The Dynamic Demand Challenge Prize is an exciting competition set up to encourage innovation in the demand side management sector of the UK electricity industry. Specifically, the goal is to create a new product, technology or service that would utilise data to help households or small businesses demonstrate measurable reduction in carbon emissions by shifting energy demand to off-peak times or towards excess renewable generation.

Imperial College Engineering Department

Imperial College Engineering Department

The Hackathon itself was and hosted by Imperial College London and Climate-KIC, with Judges and demonstrators from OFGEM, DECC, Which?, and KiWi Power.

There’s a great briefing document on the need for demand side management in the UK, written by Marieke Beckmann of the NPL, that is available for free download here.

Why a Hackathon?

10 teams of innovators were selected from the vast number of competition entries and invited to attend a 36 hour Hackathon at Imperial’s Faculty of Engineering to make demonstrable progress on their ideas and to allow the judges to get a better feel for the potential of the both the ideas and the teams.

Although my own idea was not shortlisted, I was invited to attend the event as a “Roving Hacker”, with the task of assisting the other teams in the development of their ideas and adding value based on my experience of the energy sector and demand side management.

However, one of the invited teams dropped out at the last minute and so I was invited to join up with a fellow “Roving Hacker” to form an improvised 10th team to take part in the event. More on that later.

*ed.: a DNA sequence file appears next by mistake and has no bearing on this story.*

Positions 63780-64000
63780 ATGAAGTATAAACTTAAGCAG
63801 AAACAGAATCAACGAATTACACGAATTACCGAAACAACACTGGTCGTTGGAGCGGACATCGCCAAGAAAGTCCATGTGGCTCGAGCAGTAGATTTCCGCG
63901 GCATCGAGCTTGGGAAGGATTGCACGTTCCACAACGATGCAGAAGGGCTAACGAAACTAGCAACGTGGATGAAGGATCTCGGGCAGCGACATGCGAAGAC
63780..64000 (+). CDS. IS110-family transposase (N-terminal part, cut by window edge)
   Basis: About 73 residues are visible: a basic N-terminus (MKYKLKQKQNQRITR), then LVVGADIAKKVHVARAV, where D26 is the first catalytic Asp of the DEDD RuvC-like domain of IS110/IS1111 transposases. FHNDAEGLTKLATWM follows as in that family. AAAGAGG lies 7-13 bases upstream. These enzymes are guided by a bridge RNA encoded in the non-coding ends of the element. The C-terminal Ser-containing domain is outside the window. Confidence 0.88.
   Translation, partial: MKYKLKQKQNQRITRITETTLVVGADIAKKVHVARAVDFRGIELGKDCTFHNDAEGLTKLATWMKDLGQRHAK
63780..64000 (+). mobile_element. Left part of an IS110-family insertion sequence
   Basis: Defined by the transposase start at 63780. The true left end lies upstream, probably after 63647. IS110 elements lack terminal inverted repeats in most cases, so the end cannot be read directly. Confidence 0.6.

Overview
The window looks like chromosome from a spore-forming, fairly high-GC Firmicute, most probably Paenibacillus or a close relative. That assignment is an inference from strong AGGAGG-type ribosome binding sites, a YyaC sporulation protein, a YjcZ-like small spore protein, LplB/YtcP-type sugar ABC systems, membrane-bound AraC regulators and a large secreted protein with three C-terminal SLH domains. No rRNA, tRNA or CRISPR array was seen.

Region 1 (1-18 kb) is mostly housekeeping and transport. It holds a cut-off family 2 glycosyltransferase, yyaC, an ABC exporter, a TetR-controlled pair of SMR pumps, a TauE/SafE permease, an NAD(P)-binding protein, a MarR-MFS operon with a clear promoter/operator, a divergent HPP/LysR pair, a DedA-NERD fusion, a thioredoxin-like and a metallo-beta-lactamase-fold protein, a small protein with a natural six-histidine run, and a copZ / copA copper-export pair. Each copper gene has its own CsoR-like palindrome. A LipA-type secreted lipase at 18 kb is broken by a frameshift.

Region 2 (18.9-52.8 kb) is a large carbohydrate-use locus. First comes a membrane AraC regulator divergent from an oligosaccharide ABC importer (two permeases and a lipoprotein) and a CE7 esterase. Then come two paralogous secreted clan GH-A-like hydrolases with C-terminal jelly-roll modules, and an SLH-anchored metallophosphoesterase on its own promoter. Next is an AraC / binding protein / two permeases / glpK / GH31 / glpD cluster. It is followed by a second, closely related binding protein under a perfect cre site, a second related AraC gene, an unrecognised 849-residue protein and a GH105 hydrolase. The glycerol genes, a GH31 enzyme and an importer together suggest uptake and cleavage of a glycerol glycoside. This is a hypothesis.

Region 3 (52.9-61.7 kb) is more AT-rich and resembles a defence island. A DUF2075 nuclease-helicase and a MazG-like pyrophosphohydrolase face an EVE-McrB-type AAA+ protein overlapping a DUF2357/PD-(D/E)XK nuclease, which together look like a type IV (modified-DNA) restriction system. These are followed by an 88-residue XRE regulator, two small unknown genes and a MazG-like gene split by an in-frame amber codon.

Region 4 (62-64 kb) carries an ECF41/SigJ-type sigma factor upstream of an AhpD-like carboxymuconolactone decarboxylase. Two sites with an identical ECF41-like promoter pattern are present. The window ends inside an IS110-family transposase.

Hackathon structure

The Hackathon was manned by a number of knowledgeable experts (called “Hack-xperts”), demonstrators, and mentors who circulated, adding value to the development process at every stage.

Reverse engineering an electric whisk

Reverse engineering an electric whisk

As well as plenty of free time to go off to the lab or meeting rooms and work on your product, there were several sessions designed to stimulate and inspire the teams.The first of these was a reverse engineering session: each team selected a household object and took it into the lab to de-construct it into its individual constituent parts in order to appreciate the complexity of event the most mundane pieces of household equipment (we counted more than 78 individual parts in a £20 electric whisk!) and get our mindsets into “design mode”.

There was a great “speed-dating” style elevator pitch and feedback session, where each team had 3-5 minutes to pitch their ideas to 2 Hack-xperts and receive feedback before the bell sounded and they had to move on to the next pair. This was phenomenal as it not only forced the teams to practice and refine their elevator pitches,